In two separate class action lawsuits filed in the Northern District of California, consumers allege that Zoom improperly failed to disclose that it was sharing certain consumer data with Facebook for the purpose of delivering ads. The suits followed news coverage that documented how Zoom sent data about its users to Facebook, including information about the device, the mobile carrier, and the unique advertising identifier associated with the user’s device. Zoom provided this information to Facebook regardless of whether the Zoom user was an actual Facebook subscriber.
Unlike general UDAP principles, the CCPA specifically requires covered businesses to provide point-of-collection disclosures regarding the collection, use, sharing, and selling of the personal information of California consumers. Any data privacy practices not included in the disclosure are considered unauthorized and prohibited by the CCPA.
The Zoom lawsuits are also significant, as they present a novel question about the scope of the CCPA’s private right of action. The CPPA expressly provides a private right of action only for violations of the Act’s data breach provisions. All other alleged violations of the Act (for example, failing to comply with restrictions on the use, collection, and sharing of personal information) can only be brought by the California Attorney General.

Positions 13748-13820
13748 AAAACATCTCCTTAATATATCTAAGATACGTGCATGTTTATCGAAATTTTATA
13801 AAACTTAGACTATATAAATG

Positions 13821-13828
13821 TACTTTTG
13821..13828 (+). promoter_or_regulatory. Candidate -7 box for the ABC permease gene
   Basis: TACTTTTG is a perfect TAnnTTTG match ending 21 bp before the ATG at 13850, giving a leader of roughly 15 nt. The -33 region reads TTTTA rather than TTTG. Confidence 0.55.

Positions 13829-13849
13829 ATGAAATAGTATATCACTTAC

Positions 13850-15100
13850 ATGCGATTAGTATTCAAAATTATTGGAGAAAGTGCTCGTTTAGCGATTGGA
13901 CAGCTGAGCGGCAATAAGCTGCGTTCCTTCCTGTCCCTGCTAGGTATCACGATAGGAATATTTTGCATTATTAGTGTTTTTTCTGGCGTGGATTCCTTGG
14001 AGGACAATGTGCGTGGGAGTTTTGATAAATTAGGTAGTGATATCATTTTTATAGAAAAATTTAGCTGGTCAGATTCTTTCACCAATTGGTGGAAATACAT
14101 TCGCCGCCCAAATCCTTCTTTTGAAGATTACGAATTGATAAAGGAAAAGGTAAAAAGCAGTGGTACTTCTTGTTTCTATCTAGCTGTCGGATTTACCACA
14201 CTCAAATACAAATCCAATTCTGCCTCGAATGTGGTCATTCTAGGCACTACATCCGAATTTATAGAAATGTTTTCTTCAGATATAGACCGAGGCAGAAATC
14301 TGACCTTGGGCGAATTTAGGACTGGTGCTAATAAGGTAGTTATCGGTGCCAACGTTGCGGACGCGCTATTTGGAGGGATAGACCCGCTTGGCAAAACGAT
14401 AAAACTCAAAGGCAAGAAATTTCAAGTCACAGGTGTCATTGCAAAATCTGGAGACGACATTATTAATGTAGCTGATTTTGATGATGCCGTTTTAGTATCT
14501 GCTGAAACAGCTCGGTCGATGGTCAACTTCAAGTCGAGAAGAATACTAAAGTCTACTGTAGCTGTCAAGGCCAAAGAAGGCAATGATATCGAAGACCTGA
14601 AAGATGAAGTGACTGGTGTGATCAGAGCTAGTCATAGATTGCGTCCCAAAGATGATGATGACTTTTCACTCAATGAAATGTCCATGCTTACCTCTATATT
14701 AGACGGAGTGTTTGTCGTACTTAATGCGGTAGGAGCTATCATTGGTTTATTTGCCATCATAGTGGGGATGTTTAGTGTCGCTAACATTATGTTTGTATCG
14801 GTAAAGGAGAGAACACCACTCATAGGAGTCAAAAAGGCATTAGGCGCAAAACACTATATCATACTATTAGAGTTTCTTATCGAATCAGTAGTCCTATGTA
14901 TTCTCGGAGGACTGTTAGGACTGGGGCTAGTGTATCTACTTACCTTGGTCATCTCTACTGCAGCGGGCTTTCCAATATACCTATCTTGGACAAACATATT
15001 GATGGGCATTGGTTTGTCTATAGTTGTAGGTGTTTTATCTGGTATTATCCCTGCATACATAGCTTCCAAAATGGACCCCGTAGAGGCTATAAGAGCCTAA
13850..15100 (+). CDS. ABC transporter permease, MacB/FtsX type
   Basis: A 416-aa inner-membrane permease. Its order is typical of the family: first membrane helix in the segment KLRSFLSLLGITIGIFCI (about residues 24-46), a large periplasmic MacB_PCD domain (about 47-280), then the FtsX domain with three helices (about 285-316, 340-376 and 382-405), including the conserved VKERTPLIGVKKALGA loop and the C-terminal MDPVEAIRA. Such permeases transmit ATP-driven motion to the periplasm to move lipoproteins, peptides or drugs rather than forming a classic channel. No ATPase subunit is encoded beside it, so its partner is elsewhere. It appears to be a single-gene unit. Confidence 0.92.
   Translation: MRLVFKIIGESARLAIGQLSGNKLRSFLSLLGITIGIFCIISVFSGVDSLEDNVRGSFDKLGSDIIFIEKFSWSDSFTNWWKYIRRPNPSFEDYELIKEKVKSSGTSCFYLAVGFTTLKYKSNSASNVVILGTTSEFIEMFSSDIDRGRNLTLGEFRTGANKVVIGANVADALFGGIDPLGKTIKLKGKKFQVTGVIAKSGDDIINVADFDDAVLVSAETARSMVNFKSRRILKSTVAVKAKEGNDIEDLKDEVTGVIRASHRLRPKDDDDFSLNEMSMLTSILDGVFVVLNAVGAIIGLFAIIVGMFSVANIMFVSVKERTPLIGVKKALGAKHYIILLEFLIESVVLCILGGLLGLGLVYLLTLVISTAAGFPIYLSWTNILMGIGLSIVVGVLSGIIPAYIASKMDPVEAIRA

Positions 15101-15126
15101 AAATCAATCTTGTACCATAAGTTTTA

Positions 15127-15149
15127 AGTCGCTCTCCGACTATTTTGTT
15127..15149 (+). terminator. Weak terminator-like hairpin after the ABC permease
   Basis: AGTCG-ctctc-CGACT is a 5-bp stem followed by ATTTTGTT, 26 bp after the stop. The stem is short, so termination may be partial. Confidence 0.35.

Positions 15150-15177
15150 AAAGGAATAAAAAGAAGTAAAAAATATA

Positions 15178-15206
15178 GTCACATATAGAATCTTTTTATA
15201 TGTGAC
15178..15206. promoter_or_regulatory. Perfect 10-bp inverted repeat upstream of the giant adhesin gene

In an effort to bypass the CCPA’s limited private right of action, the Zoom plaintiffs argue that Zoom’s disclosure of personal information to Facebook constitutes a data breach because failing to disclose a data-sharing practice is tantamount to an unauthorized disclosure of personal information (rather than an apparent failure to disclose). While this argument appears to be a reach beyond the plain language of the CCPA, if the Zoom plaintiffs are successful with this argument, businesses may face private class action litigation for a wide scope of alleged CCPA violations.